Decorating Chromatin for Precise Genome Editing Using CRISPR

A novel fusion construct that fuses Cas9 to a truncated version of human PRDM9 with the purpose of improving precise genome editing via homologous direceted repair (HDR). PRDM9 is a protein that deposits histone marks H3K4me3 and H3K36me3 simultaneously during meiosis to mark recombination hot spots where crossover occurs and is resolved by homologous recombination. H3K36me3 has also been demonstrated to be required upstream of homologous recombination repair after double stranded breaks (DSBs) and during V(D)J recombination for adaptive immunity. Recent evidence suggests PRDM9 acts as a pioneer factor opening closed chromatin. The newly engineered PRDM9C-Cas9 fusion construct shows increased HDR and decreased non-homologous end joining mediated insertions and deletions (indels).

Novel Phage CRISPR-Cas Effectors and Uses Thereof

UC Berkeley researchers have discovered a novel family of proteins denoted Cas12L within the Type V CRISPR Cas superfamily distantly related to CasX, CasY and other published type V sequences.  These Cas12L proteins utilize a guide RNA to perform RNA-directed cleavage of DNA.

Single Conjugative Vector for Genome Editing by RNA-guided Transposition

The inventors have constructed conjugative plasmids for intra- and inter-species delivery and expression of RNA-guided CRISPR-Cas transposases for organism- and site-specific genome editing by targeted transposon insertion. This invention enables integration of large, customizable DNA segments (encoded within a transposon) into prokaryotic genomes at specific locations and with low rates of off-target integration.

High Performance Iron Electrocoagulation Systems for Removing Water Contaminants

The inventors have developed an iron electrocoagulation (Fe-EC) system for arsenic removal. The system offers a highly effective, low cost, robust method for removing arsenic from groundwater used for drinking, at community scale (10,000 liters per day).The main advance of this invention is to replace the assembly of inter-digited flat steel plates with an assembly of spiral-wound or folded and inter-digited two steel sheets separated only with perforated insulating spacers. This substantially reduces the energy consumption in comparison to other Fe-EC reactors, and allows for larger flow rates for a given reactor size than the standard inter-digited flat plate configuration. This advance is possible because the system relies on: externally added (ppm quantities) of oxidizer (H2O2), and a newly-discovered effect that allows consistent iron dissolution at high current densities. High current density also produces copious quantities of micro-bubbles of H2 gas, which flushes the space between the electrodes continuously during operation, preventing the clogging that has defeated earlier attempts.In a typical Fe-EC reactor, parallel inter-digited plates of mild steel are inserted into the contaminated water and a small DC voltage is applied between alternate plates to promote anodic dissolution of F(0) metal to release Fe(II) ions into the contaminated water. The Fe(II) ions react with dissolved oxygen in the water to produce Fe(III) that is used to capture the contaminants. Typically, an assembly of flat inter-digited parallel steel plates, with nearest neighbor spaced 2 cm to 5 cm, is used in Fe-EC reactors. Occasionally, externally added or in-situ produced oxidants may be used (e.g. externally added strong oxidants such as H2O2, O3, Chlorine, Permanganate, etc., or in-situ produced strong oxidants such as H2O2 using carbon based cathodes).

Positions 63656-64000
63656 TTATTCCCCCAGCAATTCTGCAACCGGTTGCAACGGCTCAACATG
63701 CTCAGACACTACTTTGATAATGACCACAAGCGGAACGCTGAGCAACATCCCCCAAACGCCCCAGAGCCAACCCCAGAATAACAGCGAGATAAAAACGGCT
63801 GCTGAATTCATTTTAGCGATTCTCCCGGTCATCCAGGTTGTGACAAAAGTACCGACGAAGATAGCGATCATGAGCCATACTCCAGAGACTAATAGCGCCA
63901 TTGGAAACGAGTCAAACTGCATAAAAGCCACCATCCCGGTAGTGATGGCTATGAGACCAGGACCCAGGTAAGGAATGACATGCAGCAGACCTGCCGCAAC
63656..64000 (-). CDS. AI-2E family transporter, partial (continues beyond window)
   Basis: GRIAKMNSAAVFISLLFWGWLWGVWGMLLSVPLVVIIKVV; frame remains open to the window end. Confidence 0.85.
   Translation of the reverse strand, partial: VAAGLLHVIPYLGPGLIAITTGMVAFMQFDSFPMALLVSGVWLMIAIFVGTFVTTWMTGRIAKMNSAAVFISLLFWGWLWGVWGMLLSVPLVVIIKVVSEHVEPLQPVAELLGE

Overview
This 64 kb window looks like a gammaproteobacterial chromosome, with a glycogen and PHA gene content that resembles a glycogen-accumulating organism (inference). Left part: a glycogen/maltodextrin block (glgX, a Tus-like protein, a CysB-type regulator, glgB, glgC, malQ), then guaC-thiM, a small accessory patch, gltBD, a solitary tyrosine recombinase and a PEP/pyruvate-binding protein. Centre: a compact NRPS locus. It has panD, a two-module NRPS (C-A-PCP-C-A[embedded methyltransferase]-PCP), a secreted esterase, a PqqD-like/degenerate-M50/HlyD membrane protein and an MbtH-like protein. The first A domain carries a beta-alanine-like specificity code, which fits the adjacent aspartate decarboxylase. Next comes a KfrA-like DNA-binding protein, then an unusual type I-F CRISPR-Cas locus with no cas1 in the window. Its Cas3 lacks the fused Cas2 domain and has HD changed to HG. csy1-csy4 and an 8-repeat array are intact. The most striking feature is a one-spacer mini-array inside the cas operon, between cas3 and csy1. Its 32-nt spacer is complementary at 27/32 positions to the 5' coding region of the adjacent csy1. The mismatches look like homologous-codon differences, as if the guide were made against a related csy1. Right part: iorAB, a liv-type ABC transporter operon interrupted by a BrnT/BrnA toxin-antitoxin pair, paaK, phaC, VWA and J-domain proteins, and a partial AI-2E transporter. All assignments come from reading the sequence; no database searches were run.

Covalent Organic Framework With Exceptional Water Sorption Properties

A new covalent organic framework (COF) with defective square lattice topology and exceptional water sorption properties stemming fro its unique framework structure. The COF exhibits a working capacity of 0.23 g(H2O)/g(COF) between 20 and 40% relative humidity without displaying hysteretic behavior. Furthermore, it maintains these promising water sorption properties after several uptake and release cycles. This material could be used as a sorbent for water harvesting or other water sorption related applications.

Improved Cas12a Proteins for Accurate and Efficient Genome Editing

Mutated versions of Cas12a that remove its non-specific ssDNA cleavage activity without affecting site-specific double-stranded DNA cutting activity. These mutant proteins, in which a short amino acid sequence is deleted or changed, provide improved genome editing tools that will avoid potential off-target editing due to random ssDNA nicking.

Automatic Fine-Grained Radio Map Construction and Adaptation